How to Reform the Incomplete EMU?: Present Outlook and Challenges for the Future

How to Reform the Incomplete EMU?: Present Outlook and Challenges for the Future

Utku Utkulu (Dokuz Eylül University, Turkey)
DOI: 10.4018/978-1-7998-1188-6.ch008

Abstract

The chapter examines how it is possible to design a mechanism to relieve the well-known problems of the incomplete Economic and Monetary Union (EMU) and thus reduce its costs. A monetary union can be very fragile and governments of member countries face serious adjustment problems, especially when hit by large, permanent asymetric shocks This leaves the EU with the problem of unsustained debts and fiscal unsustainability. This chapter explores the possibility the EU becomes a fiscal union i.e. “full/complete monetary union” by focusing on the EMU agenda of the EU and evaluating future challenges. In light of findings, some policy implications are drawn.
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Introductory Argument And Current Outlook

Twenty years of Euro Era reveals some positive and negative facts. On the positive side one can mention Euro’s stability, ECB’s success in keeping inflation at low levels, that is, maintaining price stability (monetary discipline) and sustaining the strong global currency position in time. Monetary discipline in the union level mainly resulted from the existence and the use of the Common Monetary Policy. i.e. compulsory rules, time consistent, credible joint decision mechanisms to get and sustain monetary discipline.

In this respect, current outlook of the EMU reveals following strengths and opportunities:

  • Maintenance of the price stability thanks to the Common Monetary Policy (ie. monetary policy coordination and joint policy decision mechanism in the Euro Area) (thus, inflation rates are low and close to each other). See Figure 1.

  • Properly working Single Market.

  • Existence of trade openness, trade partnerships and export diversification among members; implying the competitive advantage in global competition.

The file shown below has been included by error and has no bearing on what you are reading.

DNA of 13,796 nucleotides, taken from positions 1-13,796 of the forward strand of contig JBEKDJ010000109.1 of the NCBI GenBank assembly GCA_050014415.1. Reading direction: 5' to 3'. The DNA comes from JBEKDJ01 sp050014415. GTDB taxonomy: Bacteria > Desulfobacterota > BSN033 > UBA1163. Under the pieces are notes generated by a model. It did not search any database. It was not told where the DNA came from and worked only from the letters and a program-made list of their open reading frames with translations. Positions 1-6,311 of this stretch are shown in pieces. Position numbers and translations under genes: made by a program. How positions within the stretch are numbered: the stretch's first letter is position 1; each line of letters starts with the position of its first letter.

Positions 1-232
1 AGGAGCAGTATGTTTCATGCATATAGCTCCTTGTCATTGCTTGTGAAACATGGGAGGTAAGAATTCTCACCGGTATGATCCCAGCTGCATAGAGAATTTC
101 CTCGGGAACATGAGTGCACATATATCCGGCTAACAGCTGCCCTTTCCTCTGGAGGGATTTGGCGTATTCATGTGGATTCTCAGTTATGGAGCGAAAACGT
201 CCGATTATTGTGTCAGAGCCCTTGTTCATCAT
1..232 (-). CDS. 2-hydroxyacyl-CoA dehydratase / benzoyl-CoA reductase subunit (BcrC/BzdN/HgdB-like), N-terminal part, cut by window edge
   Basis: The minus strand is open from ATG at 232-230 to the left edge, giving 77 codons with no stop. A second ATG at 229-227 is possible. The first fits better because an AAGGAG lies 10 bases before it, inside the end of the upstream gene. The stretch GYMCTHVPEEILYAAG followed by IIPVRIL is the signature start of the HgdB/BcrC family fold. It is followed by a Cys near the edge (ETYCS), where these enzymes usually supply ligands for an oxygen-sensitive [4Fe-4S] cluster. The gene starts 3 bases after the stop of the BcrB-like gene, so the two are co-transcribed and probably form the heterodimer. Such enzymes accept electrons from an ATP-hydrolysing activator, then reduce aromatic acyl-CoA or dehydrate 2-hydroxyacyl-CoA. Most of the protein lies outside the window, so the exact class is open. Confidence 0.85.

• Elimination of exchange rate uncertainty (Single Currency /Euro), and low transaction costs; being the second most used currency around the world.

  • Awareness of the shortcomings of today’s incomplete EMU and existence of a formal initiative to complete the EMU. Europe discusses its future.

  • The Eurozone, has become stronger and more stable power in the world economy in last twenty years.

Figure 1.

Inflation, end of period, 2000-2018 (in %)

978-1-7998-1188-6.ch008.f01

On the negative side, however, global economic/ financial crisis and the European debts produced fiscal instability and debt insolvency. Thus, fiscal/budgetary discipline has not been achieved in the union level due to the absence of a supranational mechanism such as Common Fiscal Policy, which means absence of compulsory fiscal rules, time consistent policies, and joint decision mechanism on the fiscal/budgetary side. This leaves the EU with the problem of unsustained debts and fiscal unsustainability.

A monetary union can be very fragile and governments of member countries face serious adjustment problems when especially hit by large permanent asymmetric shocks since asymmetric demand shocks lead to increasing budget deficits and liquidity crises via fragile financial markets facing very high interest rates and reduced economic activity. This may force the government to introduce fiscal austerity measures, such as increasing taxes reducing spending and thereby worsen the recession. In this case, wage flexibility and labor mobility are necessary to correct for these asymmetric shocks, that is so called “automatic adjustment mechanism” which works as an insurance mechanism. However, the adjustment for wage and labor mobility is proved to be costly and painful in times of financial crises and recession (de Grauwe, 2017: 17-19).

That is, current outlook of the EMU also reveals following weaknesses and threats (See Figure and Table in the Appendix):

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